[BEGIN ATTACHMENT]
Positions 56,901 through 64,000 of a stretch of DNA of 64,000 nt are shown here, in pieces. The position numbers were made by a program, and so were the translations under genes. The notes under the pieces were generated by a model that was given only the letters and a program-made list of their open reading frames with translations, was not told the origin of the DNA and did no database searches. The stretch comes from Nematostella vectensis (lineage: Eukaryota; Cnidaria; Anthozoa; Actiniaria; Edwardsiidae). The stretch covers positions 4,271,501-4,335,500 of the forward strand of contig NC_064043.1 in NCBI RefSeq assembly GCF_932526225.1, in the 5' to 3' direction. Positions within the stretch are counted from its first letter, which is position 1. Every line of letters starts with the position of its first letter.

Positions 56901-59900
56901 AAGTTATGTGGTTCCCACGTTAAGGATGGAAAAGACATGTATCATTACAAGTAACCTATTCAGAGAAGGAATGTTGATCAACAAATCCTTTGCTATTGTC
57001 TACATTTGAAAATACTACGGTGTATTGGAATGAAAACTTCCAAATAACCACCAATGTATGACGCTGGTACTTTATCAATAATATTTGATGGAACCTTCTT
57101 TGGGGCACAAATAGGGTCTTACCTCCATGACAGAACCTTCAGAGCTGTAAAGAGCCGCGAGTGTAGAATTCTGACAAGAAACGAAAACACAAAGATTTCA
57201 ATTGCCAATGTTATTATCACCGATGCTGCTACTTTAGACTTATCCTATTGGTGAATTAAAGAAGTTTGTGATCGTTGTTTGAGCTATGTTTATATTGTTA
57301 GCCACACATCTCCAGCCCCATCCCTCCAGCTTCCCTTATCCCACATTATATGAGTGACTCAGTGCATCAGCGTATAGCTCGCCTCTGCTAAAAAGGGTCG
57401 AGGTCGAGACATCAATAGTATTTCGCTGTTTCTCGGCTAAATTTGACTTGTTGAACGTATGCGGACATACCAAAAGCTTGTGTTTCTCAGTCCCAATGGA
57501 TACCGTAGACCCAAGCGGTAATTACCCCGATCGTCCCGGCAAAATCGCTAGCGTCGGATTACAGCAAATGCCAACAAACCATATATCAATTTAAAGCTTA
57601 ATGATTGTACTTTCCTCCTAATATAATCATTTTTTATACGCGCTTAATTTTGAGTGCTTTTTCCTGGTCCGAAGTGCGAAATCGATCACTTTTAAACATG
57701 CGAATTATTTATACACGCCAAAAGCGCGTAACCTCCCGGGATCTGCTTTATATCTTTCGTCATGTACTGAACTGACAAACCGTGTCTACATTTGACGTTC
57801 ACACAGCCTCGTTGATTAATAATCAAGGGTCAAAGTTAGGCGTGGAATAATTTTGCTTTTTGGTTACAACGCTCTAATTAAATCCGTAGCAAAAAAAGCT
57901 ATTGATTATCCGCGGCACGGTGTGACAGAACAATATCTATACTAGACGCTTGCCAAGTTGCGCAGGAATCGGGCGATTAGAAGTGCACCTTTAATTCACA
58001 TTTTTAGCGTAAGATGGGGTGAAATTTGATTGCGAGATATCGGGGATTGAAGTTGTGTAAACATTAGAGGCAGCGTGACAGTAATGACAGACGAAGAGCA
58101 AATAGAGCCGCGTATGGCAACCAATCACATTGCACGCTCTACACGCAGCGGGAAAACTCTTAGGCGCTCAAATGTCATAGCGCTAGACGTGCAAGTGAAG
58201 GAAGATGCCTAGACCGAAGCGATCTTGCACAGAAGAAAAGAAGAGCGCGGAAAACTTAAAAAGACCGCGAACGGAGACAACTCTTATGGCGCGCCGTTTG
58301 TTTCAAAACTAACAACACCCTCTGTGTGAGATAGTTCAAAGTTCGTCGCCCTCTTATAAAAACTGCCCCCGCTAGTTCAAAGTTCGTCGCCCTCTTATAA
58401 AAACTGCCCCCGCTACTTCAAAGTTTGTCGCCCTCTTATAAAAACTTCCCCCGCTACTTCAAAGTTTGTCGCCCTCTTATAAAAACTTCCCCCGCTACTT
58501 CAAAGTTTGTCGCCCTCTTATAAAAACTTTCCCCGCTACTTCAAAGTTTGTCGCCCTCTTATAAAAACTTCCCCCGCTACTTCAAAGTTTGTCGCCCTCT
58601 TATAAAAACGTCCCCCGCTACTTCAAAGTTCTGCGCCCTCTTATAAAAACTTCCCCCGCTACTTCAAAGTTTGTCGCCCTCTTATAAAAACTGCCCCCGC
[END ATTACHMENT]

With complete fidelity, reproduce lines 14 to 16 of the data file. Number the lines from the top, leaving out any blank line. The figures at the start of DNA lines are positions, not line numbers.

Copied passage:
58001 TTTTTAGCGTAAGATGGGGTGAAATTTGATTGCGAGATATCGGGGATTGAAGTTGTGTAAACATTAGAGGCAGCGTGACAGTAATGACAGACGAAGAGCA
58101 AATAGAGCCGCGTATGGCAACCAATCACATTGCACGCTCTACACGCAGCGGGAAAACTCTTAGGCGCTCAAATGTCATAGCGCTAGACGTGCAAGTGAAG
58201 GAAGATGCCTAGACCGAAGCGATCTTGCACAGAAGAAAAGAAGAGCGCGGAAAACTTAAAAAGACCGCGAACGGAGACAACTCTTATGGCGCGCCGTTTG